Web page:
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Help identifying

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A guy near me is looking to trade the anvil linked for a lighter weight anvil. 

https://imgur.com/gallery/cP8tG2U

 

my anvil is a 120lbish Peter Wright. My question is, is there anything that can be revealed from this picture?

The only thing I noticed is that there is what looks to be either a crack or a seam running the length of the anvil.

 

Any info would be greatly appreciated!

EB0B4AC0-1B3B-43E8-847B-AC18141579FD.jpeg

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Looks like a seam. I'd be very cautious and really check it out. Could be a cast iron ASO. Can you get a picture of the face or other pictures? Also can you check it out in person? Deffinately to a ring and rebound test. 

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Looks very much like the cast anvils coming up from Mexico.  They use a "good" anvil to make the mold to try and fool people; but the parting seam down the face is a dead giveaway.  Also does it have a pritchel hole?  Note these are made with whatever is left in the casting ladle at the end of the day so the alloy could be anything from terrible to OK but they are not heat treated!  Please do the ball bearing test on it to see if it's any good but as it stands it looks like an ASO to me!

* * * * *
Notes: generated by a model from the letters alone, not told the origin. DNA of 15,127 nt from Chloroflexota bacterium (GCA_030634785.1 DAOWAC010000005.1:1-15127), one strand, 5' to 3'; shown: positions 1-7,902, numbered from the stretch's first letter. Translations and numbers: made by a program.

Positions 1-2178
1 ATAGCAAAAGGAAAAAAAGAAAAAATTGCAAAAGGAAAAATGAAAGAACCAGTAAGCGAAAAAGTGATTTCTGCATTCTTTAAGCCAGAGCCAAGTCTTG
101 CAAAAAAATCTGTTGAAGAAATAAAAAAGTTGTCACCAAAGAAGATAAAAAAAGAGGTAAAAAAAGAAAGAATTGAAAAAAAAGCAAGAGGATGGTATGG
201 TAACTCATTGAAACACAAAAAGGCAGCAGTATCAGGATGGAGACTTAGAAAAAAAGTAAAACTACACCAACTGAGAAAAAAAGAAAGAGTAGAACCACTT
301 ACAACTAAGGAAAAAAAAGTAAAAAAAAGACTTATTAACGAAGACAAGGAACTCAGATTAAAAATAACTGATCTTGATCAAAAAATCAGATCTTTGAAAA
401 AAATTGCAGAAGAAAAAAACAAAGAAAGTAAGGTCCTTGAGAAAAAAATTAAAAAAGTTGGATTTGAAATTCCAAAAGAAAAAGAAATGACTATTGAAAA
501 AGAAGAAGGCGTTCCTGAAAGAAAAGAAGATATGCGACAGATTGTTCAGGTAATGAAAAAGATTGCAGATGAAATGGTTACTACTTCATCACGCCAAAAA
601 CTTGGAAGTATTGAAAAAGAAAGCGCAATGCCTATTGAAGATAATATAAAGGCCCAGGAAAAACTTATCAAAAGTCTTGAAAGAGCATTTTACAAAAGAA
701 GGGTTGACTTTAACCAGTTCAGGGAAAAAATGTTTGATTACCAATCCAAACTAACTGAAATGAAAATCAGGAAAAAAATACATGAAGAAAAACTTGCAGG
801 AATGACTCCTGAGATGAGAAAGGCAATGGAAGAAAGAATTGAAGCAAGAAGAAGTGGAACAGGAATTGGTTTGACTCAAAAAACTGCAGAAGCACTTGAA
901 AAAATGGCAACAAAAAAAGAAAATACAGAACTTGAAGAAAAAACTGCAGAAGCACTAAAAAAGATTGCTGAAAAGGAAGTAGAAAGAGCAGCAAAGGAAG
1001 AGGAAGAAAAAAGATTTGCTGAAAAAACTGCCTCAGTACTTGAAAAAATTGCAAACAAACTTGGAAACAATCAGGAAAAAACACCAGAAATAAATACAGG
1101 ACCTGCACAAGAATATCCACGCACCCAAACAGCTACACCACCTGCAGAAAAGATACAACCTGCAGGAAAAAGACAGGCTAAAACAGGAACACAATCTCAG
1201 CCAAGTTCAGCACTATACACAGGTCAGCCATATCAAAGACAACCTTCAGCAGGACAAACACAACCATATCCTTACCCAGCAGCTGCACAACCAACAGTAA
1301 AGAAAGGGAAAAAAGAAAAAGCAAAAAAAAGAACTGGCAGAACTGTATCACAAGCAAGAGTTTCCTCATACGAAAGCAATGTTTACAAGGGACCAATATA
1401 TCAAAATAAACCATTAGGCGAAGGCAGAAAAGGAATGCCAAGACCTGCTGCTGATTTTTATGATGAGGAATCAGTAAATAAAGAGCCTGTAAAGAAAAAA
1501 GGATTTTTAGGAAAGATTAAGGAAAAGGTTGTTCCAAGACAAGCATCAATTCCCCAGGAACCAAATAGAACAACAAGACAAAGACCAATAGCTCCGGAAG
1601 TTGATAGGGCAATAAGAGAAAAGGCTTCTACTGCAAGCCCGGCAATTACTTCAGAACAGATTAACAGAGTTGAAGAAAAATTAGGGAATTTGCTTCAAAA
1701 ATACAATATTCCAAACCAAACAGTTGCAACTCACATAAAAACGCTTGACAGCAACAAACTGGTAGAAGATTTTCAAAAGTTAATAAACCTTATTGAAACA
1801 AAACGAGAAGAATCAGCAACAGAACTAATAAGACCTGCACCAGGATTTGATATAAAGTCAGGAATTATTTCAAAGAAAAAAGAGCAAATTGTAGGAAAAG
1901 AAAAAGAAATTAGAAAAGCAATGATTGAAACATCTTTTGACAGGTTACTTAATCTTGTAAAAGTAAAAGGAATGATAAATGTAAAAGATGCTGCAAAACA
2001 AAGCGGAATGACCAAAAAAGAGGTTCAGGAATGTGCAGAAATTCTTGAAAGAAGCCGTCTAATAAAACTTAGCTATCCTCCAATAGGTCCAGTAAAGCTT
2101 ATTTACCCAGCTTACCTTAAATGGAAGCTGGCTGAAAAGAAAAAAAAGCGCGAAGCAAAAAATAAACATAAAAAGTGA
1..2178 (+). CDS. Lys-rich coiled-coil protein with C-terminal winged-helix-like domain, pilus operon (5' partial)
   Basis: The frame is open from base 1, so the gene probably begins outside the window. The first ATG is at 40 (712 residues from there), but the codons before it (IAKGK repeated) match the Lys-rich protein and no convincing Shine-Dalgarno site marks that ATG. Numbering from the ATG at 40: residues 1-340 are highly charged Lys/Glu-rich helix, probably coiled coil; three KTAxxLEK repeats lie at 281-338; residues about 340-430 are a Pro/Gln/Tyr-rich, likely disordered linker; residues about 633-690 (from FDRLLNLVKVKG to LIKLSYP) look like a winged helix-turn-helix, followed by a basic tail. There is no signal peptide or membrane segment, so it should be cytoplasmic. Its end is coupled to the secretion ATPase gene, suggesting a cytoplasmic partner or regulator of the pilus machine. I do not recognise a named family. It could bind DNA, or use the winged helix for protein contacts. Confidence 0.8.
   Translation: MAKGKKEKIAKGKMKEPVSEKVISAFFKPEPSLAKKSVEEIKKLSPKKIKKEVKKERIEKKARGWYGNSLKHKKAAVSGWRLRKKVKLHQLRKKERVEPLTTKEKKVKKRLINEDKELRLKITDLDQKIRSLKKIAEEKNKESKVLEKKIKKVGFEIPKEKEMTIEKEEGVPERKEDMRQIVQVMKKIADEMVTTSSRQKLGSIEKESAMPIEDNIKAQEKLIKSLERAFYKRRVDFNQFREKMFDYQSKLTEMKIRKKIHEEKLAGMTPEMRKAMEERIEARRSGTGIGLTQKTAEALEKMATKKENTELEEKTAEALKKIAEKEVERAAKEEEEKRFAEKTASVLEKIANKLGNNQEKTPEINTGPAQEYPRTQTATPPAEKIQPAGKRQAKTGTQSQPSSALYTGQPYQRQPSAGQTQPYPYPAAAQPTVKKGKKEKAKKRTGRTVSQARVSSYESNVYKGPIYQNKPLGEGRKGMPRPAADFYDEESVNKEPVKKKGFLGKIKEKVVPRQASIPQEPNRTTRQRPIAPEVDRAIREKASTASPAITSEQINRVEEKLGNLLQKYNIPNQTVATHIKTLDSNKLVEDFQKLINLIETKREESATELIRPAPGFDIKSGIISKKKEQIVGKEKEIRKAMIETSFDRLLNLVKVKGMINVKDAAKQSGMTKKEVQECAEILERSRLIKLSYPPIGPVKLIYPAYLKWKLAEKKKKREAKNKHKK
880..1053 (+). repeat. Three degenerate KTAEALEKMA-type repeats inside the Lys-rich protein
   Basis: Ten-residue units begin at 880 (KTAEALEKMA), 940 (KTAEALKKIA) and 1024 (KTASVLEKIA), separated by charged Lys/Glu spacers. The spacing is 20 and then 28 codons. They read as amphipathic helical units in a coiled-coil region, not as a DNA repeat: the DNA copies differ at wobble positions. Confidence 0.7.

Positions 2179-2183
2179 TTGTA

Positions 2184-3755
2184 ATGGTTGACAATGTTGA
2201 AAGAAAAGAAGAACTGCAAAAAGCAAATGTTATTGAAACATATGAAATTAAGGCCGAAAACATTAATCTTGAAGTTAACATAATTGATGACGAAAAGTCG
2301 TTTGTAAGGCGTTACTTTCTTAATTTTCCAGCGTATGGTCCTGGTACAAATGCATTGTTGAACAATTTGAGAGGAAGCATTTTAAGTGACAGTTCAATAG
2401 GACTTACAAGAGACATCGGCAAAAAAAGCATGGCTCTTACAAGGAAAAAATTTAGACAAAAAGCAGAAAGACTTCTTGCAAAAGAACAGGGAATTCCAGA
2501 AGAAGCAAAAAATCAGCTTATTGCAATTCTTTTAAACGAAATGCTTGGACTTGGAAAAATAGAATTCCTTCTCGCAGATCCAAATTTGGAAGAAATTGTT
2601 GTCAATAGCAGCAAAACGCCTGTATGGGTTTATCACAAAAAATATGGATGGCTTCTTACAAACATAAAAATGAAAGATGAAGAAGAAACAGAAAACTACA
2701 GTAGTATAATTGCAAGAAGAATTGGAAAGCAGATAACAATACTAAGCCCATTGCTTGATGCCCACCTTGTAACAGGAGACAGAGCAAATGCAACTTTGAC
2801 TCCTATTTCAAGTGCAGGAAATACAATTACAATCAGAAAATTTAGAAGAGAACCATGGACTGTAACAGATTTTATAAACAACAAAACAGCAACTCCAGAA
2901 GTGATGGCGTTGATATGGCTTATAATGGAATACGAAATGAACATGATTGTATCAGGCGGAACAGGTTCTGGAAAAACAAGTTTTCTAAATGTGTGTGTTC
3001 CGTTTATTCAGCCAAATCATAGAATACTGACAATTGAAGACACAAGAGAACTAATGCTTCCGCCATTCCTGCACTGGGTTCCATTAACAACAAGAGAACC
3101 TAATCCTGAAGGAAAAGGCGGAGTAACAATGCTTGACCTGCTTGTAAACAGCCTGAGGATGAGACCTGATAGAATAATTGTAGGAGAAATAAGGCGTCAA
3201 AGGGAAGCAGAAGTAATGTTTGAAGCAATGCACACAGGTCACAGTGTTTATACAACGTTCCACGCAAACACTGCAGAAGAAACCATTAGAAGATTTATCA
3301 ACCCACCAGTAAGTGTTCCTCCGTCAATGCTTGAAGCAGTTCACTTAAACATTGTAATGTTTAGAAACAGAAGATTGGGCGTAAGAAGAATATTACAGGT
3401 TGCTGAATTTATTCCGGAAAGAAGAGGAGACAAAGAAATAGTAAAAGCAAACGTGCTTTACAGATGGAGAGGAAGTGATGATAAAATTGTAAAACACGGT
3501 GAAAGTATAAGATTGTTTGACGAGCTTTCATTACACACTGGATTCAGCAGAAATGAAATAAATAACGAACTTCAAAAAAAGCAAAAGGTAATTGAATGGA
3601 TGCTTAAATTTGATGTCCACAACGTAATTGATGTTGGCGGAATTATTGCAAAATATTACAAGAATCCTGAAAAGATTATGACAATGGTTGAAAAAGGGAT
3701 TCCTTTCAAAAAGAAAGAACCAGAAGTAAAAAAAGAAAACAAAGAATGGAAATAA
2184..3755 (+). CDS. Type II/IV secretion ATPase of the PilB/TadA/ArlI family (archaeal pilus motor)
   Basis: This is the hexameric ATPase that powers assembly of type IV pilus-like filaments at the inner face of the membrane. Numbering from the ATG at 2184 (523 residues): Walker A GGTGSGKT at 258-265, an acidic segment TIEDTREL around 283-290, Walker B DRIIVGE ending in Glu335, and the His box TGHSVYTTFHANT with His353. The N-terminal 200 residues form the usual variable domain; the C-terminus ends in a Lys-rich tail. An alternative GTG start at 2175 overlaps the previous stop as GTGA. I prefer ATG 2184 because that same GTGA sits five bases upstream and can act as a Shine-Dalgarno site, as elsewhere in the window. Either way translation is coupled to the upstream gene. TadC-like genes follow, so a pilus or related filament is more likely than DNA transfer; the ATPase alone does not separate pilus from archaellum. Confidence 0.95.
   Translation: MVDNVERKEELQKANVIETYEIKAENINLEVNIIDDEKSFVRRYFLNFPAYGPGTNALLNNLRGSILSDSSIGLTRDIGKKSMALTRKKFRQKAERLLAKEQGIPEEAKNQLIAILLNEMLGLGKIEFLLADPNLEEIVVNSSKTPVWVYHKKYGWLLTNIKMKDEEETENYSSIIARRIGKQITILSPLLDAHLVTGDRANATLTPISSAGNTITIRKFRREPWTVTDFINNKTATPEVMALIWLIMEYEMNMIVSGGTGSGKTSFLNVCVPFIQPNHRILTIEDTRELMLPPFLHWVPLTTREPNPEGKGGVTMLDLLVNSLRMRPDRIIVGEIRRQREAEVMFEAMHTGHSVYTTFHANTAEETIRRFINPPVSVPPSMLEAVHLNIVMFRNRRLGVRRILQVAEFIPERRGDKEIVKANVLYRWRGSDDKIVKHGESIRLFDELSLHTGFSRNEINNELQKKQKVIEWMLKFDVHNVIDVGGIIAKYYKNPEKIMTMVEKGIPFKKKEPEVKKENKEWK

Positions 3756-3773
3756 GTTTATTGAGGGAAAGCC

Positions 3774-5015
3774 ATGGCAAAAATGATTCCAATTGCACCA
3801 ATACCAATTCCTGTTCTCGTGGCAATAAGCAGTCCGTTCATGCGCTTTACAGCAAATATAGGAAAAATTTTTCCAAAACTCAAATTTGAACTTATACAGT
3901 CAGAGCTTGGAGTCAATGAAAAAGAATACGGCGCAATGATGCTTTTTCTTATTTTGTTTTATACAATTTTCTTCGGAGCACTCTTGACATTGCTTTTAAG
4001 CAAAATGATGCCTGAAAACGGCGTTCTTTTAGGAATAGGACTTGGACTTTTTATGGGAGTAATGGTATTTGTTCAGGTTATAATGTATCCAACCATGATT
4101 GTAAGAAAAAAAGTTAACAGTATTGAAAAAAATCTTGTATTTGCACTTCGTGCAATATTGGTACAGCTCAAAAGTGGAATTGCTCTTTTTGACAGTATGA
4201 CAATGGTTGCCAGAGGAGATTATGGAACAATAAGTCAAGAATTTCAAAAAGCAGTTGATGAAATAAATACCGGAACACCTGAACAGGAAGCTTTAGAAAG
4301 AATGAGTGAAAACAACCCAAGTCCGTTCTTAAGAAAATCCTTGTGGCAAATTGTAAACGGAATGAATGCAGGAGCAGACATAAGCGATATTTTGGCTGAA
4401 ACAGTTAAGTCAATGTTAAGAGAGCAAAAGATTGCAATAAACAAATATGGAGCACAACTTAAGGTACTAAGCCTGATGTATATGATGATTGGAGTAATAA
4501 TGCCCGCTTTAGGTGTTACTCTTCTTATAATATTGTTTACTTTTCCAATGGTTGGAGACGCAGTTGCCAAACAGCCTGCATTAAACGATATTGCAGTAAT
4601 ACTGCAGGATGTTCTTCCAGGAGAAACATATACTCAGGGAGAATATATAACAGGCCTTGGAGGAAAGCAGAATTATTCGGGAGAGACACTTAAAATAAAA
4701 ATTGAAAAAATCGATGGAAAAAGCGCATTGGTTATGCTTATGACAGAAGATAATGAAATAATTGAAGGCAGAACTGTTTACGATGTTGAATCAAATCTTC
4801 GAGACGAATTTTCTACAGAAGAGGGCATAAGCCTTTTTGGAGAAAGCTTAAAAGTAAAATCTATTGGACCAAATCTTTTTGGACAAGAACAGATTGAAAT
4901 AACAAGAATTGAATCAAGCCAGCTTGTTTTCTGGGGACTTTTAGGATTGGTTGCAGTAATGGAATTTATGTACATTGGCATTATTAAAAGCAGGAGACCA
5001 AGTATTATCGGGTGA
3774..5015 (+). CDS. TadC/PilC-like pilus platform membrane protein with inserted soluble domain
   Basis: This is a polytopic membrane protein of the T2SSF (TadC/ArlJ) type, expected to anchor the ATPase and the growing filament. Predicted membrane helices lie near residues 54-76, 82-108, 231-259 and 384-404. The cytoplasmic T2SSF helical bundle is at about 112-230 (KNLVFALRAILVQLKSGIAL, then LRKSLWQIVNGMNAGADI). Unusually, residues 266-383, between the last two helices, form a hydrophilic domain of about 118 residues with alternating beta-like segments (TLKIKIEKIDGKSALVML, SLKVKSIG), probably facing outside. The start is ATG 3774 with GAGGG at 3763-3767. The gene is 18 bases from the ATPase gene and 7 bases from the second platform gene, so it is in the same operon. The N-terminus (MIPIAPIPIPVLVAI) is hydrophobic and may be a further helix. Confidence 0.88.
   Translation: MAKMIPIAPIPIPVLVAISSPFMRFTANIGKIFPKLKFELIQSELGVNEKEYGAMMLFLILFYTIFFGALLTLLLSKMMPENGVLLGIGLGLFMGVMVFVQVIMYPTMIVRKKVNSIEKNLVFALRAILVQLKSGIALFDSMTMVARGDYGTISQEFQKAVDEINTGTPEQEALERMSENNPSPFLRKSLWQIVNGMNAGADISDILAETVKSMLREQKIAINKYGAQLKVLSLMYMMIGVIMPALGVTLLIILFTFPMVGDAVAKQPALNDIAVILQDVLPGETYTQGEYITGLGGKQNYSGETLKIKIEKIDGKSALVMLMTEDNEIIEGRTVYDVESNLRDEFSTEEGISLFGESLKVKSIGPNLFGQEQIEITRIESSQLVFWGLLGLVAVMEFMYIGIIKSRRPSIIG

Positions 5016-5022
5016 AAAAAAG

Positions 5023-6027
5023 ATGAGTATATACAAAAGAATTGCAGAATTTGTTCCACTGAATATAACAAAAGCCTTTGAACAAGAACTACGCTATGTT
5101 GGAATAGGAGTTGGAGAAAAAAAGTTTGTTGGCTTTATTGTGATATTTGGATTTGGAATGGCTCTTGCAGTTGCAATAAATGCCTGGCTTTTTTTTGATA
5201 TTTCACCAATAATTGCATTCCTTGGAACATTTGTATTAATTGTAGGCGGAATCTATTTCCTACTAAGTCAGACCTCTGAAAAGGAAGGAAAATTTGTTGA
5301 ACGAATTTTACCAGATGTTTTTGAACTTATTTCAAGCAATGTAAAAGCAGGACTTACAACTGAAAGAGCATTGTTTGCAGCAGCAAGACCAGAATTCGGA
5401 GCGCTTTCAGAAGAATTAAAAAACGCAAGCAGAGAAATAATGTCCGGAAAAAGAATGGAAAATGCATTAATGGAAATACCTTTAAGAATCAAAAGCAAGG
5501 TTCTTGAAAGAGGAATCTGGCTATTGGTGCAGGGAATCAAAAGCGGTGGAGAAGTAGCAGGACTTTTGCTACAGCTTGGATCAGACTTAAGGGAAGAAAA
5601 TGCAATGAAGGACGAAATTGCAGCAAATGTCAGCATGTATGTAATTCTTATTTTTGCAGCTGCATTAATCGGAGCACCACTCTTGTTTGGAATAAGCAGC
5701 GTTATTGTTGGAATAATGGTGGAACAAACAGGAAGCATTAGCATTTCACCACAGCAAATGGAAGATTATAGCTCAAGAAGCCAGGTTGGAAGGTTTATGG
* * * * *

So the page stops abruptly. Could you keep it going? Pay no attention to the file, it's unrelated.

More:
If I was given one I would spark test it to see if it was an alloy worth trying to heat treat it and dress it.  Note that heat treat is not easy to do it yourself and not cheap if you have it done professionally.

 

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@Daswulfthat is exactly what i'm worried about. Thanks for the help!

@ThomasPowers, I believe you're correct. This anvil is located in Santa Fe, NM so proximity wise it very well could be from Mexico. I have a ball bearing ready to go with me in my truck at all times for just such a test. 

I'll need to consider this carefully, not sure if it's worth risking what I know to be a great anvil for essentially an ASO. 

 

Thank you for your time and info!

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I once traded a 125# PW for a 400+# Trenton as the owner was tired of moving it---he was still in his young "wander years" Of course the trenton had some damage too; as a mine maintenance crew had been using it as a welding fixture.  It was made in central OH, used at a mine in AZ, brought back to central OH where I made the trade and then moved it with my shop to NM---where I took it to an anvil repair day and got it fixed back up.

If I could get one of those cast ones cheap enough I might try to have it refaced using the Gunter-Schuler method. (But boy that WOULD COST A LOT OF BEER!)

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